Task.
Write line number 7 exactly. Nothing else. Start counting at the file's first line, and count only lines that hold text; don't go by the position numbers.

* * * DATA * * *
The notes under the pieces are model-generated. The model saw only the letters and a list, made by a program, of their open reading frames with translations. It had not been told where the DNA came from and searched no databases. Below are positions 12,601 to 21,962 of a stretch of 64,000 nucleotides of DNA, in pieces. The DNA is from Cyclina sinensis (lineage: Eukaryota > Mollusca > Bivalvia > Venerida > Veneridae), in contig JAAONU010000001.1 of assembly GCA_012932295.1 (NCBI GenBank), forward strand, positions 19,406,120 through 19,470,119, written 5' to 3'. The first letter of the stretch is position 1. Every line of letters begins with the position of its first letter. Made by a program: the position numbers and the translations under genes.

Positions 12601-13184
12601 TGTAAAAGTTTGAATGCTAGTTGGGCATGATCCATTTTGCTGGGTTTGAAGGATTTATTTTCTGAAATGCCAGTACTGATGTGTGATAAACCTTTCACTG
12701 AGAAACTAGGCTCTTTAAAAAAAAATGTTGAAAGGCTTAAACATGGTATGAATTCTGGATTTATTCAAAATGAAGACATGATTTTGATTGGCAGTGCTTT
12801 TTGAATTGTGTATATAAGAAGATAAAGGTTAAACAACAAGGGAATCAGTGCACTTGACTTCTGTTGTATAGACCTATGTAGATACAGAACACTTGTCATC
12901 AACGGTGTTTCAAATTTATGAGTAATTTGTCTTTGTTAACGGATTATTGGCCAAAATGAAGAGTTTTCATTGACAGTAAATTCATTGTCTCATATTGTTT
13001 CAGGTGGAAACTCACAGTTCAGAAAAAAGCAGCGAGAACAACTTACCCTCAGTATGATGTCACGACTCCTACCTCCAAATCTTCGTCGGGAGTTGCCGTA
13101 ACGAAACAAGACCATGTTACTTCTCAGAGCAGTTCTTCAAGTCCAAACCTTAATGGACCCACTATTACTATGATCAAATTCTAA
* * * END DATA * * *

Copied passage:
13001 CAGGTGGAAACTCACAGTTCAGAAAAAAGCAGCGAGAACAACTTACCCTCAGTATGATGTCACGACTCCTACCTCCAAATCTTCGTCGGGAGTTGCCGTA